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Field of Dream
Edited by Jack McCallum
October 10, 1994
The Baseball strike kept Ed Kelly, a 70-year-old Rochester, N.Y., man who is terminally ill with cancer, from making a once-in-a-lifetime visit to Camden Yards to see his beloved Baltimore Orioles play. But through the Orioles and a syndicated television show, The Crusaders, which learned about Kelly from a letter that his son, Ed Kelly Jr., wrote to SI (LETTERS, Sept. 12), a heartwarming variation of Kelly's dream came true in Baltimore last week. He met such former Orioles as Mike Flanagan, Ron Hansen and Tippy Martinez and played catch with Elrod Hendricks. When his favorite Bird, Boog Powell, was nowhere to be seen, Kelly remarked upon the absence of "the skinny little first baseman." Soon enough a portly figure snuck up behind him. "He ain't so skinny anymore," said Powell (above with the two Kellys).
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October 10, 1994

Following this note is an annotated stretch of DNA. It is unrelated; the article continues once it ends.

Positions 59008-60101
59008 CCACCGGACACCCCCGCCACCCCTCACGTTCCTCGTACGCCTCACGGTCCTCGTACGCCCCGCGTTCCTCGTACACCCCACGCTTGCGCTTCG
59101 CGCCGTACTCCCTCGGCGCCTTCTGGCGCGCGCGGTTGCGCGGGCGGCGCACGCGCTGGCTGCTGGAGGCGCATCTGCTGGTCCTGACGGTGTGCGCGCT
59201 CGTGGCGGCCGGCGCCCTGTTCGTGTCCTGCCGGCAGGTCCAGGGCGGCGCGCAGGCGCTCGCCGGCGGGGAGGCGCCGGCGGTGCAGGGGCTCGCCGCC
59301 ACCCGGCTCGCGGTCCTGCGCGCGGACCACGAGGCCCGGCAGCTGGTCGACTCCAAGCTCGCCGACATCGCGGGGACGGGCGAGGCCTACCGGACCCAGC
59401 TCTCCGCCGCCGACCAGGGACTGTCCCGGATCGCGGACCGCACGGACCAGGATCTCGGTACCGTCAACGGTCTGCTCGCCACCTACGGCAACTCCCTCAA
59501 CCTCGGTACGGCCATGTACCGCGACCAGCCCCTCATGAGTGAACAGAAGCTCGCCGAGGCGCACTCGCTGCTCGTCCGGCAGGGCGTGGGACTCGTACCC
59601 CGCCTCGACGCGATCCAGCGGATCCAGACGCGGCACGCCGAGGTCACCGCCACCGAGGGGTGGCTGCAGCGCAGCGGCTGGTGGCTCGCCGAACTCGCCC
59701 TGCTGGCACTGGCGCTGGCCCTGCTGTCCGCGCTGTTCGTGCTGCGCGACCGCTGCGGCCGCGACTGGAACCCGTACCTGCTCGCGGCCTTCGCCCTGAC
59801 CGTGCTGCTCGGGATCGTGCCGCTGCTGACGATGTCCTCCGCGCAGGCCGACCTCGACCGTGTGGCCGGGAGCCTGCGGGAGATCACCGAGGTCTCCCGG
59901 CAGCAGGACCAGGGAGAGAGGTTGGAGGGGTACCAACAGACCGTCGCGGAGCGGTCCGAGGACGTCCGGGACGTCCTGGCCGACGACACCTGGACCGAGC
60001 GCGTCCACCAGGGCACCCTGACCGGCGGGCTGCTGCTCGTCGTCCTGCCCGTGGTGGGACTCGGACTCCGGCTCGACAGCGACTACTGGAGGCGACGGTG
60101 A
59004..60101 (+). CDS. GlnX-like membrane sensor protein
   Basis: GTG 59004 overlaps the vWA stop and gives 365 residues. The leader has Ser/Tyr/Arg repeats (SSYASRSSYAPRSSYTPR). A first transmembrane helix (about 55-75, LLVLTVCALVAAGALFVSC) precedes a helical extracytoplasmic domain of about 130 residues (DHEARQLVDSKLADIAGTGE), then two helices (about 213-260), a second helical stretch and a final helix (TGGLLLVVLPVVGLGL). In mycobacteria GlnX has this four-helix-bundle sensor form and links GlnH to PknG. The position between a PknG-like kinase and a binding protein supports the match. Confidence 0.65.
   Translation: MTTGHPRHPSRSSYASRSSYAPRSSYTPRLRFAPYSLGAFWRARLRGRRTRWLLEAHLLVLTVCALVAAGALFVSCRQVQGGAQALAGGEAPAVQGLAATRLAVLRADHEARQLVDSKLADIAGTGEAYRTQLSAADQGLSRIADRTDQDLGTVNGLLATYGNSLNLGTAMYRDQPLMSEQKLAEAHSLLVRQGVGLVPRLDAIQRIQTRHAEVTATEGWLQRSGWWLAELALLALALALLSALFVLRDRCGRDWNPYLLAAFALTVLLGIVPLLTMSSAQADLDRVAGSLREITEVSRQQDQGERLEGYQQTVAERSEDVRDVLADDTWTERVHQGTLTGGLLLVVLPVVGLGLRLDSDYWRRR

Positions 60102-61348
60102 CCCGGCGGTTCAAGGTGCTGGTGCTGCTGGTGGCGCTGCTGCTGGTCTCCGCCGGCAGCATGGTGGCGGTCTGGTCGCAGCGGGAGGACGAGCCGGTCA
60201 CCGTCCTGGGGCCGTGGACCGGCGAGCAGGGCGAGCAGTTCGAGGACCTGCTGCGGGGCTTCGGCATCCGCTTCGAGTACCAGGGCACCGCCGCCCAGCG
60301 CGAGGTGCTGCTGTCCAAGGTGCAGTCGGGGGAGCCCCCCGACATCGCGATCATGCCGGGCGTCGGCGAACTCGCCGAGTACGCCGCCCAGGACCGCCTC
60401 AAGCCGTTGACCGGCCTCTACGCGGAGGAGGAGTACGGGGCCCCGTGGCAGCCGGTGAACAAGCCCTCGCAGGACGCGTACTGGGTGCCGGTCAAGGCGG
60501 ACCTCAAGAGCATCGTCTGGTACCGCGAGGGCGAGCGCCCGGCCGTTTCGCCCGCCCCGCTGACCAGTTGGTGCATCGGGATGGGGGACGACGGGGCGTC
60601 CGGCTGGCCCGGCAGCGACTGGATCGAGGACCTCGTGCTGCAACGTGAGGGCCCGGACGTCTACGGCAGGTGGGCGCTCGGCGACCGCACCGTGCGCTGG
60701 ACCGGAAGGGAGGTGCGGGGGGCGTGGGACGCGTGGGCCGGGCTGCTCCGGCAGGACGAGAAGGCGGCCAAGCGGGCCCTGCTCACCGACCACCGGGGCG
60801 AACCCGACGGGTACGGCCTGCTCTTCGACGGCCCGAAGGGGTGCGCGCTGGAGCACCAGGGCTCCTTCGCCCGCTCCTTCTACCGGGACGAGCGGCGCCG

Field Of Dream

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The Baseball strike kept Ed Kelly, a 70-year-old Rochester, N.Y., man who is terminally ill with cancer, from making a once-in-a-lifetime visit to Camden Yards to see his beloved Baltimore Orioles play. But through the Orioles and a syndicated television show, The Crusaders, which learned about Kelly from a letter that his son, Ed Kelly Jr., wrote to SI (LETTERS, Sept. 12), a heartwarming variation of Kelly's dream came true in Baltimore last week. He met such former Orioles as Mike Flanagan, Ron Hansen and Tippy Martinez and played catch with Elrod Hendricks. When his favorite Bird, Boog Powell, was nowhere to be seen, Kelly remarked upon the absence of "the skinny little first baseman." Soon enough a portly figure snuck up behind him. "He ain't so skinny anymore," said Powell (above with the two Kellys).

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